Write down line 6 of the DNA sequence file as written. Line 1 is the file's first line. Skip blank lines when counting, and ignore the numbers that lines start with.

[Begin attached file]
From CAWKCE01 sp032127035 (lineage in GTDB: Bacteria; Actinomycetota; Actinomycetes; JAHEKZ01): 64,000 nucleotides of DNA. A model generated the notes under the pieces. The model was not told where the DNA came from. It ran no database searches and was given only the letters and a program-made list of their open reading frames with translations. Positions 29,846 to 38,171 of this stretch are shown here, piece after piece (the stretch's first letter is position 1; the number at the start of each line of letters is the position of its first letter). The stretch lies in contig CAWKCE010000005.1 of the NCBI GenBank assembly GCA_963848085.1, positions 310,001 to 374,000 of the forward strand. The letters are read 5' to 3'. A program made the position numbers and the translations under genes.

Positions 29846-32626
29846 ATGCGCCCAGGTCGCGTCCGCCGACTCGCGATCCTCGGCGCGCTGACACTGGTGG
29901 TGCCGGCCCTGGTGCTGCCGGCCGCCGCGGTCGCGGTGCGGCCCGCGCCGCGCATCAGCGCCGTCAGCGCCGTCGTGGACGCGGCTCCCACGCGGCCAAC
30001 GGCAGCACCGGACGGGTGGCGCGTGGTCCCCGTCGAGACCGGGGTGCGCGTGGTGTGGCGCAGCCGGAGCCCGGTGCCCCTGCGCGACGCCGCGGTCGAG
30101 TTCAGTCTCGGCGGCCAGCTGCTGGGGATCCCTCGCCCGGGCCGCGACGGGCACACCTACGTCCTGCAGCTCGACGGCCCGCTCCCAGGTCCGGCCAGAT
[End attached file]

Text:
30101 TTCAGTCTCGGCGGCCAGCTGCTGGGGATCCCTCGCCCGGGCCGCGACGGGCACACCTACGTCCTGCAGCTCGACGGCCCGCTCCCAGGTCCGGCCAGAT